Statins (3-hydroxy-3-methylglutaryl coenzyme A reductase inhibitors) are associated with skeletal muscle complaints, including clinically important myositis and rhabdomyolysis, mild serum creatine kinase (CK) elevations, myalgia with and without elevated CK levels, muscle weakness, muscle cramps, and persistent myalgia and CK elevations after statin withdrawal. We performed a literature review to provide a clinical summary of statin-associated myopathy and discuss possible mediating mechanisms. We also update the US Food and Drug Administration (FDA) reports on statin-associated rhabdomyolysis. Articles on statin myopathy were identified via a PubMed search through November 2002 and articles on statin clinical trials, case series, and review articles were identified via a PubMed search through January 2003. Adverse event reports of statin-associated rhabdomyolysis were also collected from the FDA MEDWATCH database. The literature review found that reports of muscle problems during statin clinical trials are extremely rare. The FDA MEDWATCH Reporting System lists 3339 cases of statin-associated rhabdomyolysis reported between January 1, 1990, and March 31, 2002. Cerivastatin was the most commonly implicated statin. Few data are available regarding the frequency of less-serious events such as muscle pain and weakness, which may affect 1% to 5% of patients. The risk of rhabdomyolysis and other adverse effects with statin use can be exacerbated by several factors, including compromised hepatic and renal function, hypothyroidism, diabetes, and concomitant medications. Medications such as the fibrate gemfibrozil alter statin metabolism and increase statin plasma concentration. How statins injure skeletal muscle is not clear, although recent evidence suggests that statins reduce the production of small regulatory proteins that are important for myocyte maintenance.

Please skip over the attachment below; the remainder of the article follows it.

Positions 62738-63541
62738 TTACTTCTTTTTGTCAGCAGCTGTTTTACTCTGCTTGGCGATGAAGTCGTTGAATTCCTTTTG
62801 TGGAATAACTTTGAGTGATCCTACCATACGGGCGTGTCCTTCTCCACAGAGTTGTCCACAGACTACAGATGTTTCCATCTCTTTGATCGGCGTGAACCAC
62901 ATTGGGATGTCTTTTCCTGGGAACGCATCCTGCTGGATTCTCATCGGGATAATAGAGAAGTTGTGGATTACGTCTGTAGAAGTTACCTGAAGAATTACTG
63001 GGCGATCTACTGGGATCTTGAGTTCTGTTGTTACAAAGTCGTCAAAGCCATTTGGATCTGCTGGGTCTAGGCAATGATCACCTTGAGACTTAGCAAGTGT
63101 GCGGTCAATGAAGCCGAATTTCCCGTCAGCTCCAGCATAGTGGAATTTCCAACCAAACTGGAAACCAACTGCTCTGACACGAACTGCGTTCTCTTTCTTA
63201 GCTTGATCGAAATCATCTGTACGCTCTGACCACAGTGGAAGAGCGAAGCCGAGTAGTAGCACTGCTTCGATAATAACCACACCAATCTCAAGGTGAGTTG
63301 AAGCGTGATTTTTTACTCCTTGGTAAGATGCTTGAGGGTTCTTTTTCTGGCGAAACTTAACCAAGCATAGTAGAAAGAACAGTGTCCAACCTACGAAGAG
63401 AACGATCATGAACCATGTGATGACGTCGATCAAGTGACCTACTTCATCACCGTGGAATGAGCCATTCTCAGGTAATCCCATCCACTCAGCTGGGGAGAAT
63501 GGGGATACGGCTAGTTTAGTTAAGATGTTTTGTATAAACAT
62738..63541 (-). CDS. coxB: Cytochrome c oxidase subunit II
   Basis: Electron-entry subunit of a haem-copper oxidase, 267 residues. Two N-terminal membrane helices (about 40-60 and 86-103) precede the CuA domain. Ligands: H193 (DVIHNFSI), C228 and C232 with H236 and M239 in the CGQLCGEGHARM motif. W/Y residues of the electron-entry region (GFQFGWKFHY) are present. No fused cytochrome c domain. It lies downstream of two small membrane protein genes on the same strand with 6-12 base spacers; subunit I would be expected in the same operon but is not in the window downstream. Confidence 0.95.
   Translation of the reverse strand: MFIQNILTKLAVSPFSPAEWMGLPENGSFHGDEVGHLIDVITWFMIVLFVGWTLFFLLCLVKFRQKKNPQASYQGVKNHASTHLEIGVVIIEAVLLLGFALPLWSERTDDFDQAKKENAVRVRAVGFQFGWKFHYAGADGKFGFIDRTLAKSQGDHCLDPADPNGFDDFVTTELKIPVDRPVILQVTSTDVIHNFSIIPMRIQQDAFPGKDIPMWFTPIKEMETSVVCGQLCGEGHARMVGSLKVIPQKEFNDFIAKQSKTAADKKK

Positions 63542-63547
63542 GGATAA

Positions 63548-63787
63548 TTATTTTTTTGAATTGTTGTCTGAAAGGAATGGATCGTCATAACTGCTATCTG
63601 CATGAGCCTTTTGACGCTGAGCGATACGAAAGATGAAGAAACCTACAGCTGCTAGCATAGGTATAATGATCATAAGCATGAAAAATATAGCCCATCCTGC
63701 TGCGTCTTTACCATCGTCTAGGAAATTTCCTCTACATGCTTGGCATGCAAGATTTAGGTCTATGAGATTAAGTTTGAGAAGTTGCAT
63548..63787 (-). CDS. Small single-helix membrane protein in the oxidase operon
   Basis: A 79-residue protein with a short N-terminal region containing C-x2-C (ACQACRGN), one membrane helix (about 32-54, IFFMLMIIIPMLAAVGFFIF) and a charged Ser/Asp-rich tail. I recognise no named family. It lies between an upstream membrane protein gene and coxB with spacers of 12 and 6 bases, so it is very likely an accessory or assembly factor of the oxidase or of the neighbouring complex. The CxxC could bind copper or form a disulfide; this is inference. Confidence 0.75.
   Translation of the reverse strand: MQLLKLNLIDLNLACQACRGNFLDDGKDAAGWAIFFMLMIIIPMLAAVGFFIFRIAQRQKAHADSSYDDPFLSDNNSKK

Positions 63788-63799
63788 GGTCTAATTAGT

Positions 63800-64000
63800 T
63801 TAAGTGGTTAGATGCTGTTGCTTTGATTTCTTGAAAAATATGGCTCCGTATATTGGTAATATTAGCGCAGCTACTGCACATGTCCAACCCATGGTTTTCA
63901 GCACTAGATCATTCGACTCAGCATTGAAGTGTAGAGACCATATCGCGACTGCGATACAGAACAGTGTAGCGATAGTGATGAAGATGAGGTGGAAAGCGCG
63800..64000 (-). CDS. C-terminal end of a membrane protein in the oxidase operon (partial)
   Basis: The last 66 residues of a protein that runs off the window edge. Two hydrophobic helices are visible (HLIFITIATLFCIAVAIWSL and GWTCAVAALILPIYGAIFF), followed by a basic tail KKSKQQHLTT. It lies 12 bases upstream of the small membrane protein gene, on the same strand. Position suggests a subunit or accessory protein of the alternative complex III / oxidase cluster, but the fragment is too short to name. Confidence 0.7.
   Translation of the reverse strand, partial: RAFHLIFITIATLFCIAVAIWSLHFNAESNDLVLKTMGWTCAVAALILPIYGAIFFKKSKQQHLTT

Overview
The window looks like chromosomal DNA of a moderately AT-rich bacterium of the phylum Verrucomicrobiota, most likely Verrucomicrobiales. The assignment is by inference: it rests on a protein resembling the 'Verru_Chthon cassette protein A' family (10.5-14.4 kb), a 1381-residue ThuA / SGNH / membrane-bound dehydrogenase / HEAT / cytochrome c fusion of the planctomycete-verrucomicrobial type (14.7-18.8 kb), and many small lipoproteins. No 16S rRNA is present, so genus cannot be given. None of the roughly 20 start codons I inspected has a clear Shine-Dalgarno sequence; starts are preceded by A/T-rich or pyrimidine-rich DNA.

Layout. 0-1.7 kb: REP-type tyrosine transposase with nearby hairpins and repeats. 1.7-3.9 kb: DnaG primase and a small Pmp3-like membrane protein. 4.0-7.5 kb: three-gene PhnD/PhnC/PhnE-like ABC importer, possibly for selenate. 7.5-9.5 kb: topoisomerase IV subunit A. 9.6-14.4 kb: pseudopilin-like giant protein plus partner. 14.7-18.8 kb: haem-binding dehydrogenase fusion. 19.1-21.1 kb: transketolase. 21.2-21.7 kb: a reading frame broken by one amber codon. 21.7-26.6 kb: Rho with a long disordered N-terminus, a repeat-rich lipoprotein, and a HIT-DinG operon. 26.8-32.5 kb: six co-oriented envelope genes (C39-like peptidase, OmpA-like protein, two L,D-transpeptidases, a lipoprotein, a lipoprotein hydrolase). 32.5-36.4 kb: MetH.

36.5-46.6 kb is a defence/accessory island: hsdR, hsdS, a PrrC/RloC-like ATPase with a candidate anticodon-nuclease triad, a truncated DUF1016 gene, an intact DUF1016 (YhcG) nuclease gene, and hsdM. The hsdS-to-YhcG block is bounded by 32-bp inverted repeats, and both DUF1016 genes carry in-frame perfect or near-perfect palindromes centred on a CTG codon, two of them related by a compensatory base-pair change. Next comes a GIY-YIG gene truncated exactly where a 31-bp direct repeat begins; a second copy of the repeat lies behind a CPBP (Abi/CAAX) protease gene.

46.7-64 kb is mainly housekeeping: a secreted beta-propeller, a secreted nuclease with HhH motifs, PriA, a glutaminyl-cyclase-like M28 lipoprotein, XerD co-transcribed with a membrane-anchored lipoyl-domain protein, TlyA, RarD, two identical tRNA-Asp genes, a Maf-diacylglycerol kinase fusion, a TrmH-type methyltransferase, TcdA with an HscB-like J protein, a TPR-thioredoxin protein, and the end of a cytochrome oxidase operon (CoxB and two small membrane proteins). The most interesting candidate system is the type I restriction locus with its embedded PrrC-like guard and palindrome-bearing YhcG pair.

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            Safety considerations with fibrate therapy.